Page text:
2018 is the Future: A Date is Set for Self-Driving Flying CarsAuthor: Daniel Mather
Flying cars have long been viewed as perhaps the epitome of futurist fantasy and yet they could soon be set to become a reality.
At least that’s if a business called Terrafugia has anything to do with it because the US company is seemingly set to achieve the impossible and create cars that do indeed fly.
Amazingly, the company has now set a date of 2018 as the point at which its latest and most ambitious prototypes will be taking to the skies.
“Integrating the speed and safety of aviation with the freedom of driving your car, we aim to catalyze a revolution in personal transportation,” explains one of Terrafugia’s latest promotional materials.
Driven to fly
Remarkably, the US company is already well on its way to realizing its lofty ambition of seeing its roadworthy vehicles flying to and from locations in all different parts of the world.
Its current prototypes are called ‘Transition’ models and they are already legally allowed to be driven as cars and flown as private aircraft.
Although still in the testing phase, hopes are high that these vehicles will soon be entered into full production and become increasingly common sights in some parts of the US and elsewhere in the world.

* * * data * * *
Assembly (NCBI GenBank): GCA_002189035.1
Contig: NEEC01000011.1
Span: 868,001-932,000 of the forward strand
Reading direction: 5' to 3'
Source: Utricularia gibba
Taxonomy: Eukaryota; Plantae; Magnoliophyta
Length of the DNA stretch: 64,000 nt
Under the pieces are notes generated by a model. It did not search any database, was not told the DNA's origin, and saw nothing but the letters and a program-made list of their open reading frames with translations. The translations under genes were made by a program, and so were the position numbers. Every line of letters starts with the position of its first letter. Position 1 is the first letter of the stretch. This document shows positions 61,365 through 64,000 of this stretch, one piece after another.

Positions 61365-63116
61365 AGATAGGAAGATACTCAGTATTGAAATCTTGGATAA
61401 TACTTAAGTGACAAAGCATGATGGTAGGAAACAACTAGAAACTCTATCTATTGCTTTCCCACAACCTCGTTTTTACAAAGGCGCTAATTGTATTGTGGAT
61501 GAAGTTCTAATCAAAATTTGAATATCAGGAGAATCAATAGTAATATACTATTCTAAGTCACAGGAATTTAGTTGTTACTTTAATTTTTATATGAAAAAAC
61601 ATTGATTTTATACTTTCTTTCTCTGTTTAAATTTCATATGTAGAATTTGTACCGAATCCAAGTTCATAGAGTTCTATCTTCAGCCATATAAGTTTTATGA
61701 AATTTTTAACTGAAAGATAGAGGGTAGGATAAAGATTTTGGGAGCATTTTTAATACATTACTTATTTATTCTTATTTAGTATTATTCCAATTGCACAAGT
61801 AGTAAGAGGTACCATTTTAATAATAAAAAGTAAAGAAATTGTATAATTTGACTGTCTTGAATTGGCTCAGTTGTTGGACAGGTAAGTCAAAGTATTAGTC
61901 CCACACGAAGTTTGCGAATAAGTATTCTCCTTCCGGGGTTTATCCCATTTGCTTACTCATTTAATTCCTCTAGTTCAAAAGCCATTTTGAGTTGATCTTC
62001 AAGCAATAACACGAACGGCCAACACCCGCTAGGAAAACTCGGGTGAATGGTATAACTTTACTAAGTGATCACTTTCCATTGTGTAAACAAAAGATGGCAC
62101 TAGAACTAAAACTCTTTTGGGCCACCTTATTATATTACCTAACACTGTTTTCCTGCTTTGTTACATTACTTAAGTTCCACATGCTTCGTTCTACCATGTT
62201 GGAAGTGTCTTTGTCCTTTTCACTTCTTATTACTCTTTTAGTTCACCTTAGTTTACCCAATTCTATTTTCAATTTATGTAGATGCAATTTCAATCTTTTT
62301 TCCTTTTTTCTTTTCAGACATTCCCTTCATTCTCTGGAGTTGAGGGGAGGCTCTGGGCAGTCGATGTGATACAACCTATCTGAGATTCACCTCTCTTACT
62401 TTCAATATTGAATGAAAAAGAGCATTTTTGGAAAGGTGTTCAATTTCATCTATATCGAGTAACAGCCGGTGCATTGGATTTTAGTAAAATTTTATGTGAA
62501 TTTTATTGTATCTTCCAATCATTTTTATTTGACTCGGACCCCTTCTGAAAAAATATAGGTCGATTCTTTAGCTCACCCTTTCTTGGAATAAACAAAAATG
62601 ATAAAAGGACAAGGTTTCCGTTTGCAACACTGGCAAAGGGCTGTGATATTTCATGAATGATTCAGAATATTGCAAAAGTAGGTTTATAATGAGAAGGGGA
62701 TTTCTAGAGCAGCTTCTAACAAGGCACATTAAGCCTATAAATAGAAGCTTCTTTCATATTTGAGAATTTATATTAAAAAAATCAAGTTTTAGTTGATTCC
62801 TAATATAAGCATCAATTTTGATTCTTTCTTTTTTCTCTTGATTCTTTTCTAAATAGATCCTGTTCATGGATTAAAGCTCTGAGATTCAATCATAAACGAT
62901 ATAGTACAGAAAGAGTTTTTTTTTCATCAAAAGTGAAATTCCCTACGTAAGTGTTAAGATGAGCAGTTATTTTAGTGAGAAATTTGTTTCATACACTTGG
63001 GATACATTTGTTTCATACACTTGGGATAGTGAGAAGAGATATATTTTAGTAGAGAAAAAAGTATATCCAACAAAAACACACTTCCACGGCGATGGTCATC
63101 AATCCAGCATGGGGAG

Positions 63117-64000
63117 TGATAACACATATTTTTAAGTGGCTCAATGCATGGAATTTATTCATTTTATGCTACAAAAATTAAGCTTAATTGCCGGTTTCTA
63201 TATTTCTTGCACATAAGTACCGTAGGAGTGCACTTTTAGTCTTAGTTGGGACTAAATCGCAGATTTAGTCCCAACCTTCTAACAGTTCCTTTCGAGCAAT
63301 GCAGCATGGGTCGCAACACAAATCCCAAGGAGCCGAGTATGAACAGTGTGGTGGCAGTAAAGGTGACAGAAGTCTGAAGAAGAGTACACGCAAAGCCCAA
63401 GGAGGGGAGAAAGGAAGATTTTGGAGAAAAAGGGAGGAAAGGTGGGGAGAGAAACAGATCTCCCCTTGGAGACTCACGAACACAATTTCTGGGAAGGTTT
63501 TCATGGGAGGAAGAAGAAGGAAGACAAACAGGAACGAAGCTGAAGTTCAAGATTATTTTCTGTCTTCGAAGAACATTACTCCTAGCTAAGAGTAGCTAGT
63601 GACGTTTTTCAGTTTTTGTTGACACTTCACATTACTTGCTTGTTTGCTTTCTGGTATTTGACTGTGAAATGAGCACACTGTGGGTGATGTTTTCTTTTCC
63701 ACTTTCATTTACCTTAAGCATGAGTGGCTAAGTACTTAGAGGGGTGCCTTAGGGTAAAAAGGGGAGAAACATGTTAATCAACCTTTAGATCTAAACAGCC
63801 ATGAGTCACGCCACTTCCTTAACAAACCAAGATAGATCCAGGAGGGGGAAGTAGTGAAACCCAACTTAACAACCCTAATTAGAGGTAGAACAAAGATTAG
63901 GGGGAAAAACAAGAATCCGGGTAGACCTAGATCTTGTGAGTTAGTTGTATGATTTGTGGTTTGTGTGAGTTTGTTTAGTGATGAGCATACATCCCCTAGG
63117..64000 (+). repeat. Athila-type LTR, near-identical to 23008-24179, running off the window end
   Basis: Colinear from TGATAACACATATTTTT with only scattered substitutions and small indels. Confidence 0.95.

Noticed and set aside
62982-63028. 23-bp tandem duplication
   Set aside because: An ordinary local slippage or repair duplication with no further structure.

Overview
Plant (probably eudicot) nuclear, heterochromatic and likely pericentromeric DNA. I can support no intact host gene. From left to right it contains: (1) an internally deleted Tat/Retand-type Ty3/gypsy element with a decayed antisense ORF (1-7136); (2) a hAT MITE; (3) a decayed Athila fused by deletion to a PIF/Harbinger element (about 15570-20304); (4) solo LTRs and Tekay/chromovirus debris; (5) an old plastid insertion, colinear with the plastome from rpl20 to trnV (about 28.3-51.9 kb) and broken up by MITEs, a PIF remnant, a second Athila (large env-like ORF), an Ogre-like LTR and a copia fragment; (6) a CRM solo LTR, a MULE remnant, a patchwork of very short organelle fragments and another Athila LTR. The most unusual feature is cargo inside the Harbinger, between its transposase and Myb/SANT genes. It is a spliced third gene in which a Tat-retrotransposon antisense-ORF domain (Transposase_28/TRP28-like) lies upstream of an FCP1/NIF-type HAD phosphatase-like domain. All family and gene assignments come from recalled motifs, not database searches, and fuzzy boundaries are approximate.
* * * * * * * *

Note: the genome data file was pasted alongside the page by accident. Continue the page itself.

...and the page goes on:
Looking further ahead though and Terrafugia is aiming to up the ante quite significantly and to create the truly futuristic flying cars it calls its TF-X models.
Quite what the TF-X price point might be is anyone’s guess but there will no doubt be plenty of people only too happy to pay whatever it costs to get behind the wheel of a flying car that can take off and land vertically and boast a flight range of up to 500 miles.
The TF-X remains in the design and planning phase but it is hoped that by 2018 and its maiden voyage, it will be integrating some of the very latest in self-driving, safety-related technological features.
Future of transportation
Quite how commonplace flying cars will become over the course of the coming years remains to be seen but there’s no doubt that Terrafugia is serious about turning its prototype vehicles into desirable machines and the basis of a viable business.
Even in recent weeks, the company has appointed Frank Cappuccio, a former executive vice president of the aviation and aerospace powerhouse Lockheed Martin, to its official board of advisors.
And Cappuccio has arrived apparently convinced of the potential for Terrafugia’s Transition and TF-X models to “revolutionize personal transportation”.
Now with their early prototypes having received the blessing of the relevant aviation authorities in the US, the TF-X are set to take flight in earnest in 2018.
These early flights will be unmanned for safety reasons but for Massachusetts-based Terrafugia there is every expectation that its 300-horsepower vehicles will soon be making routine flights and cruising through the skies above cities worldwide at speeds of up to 200 mph.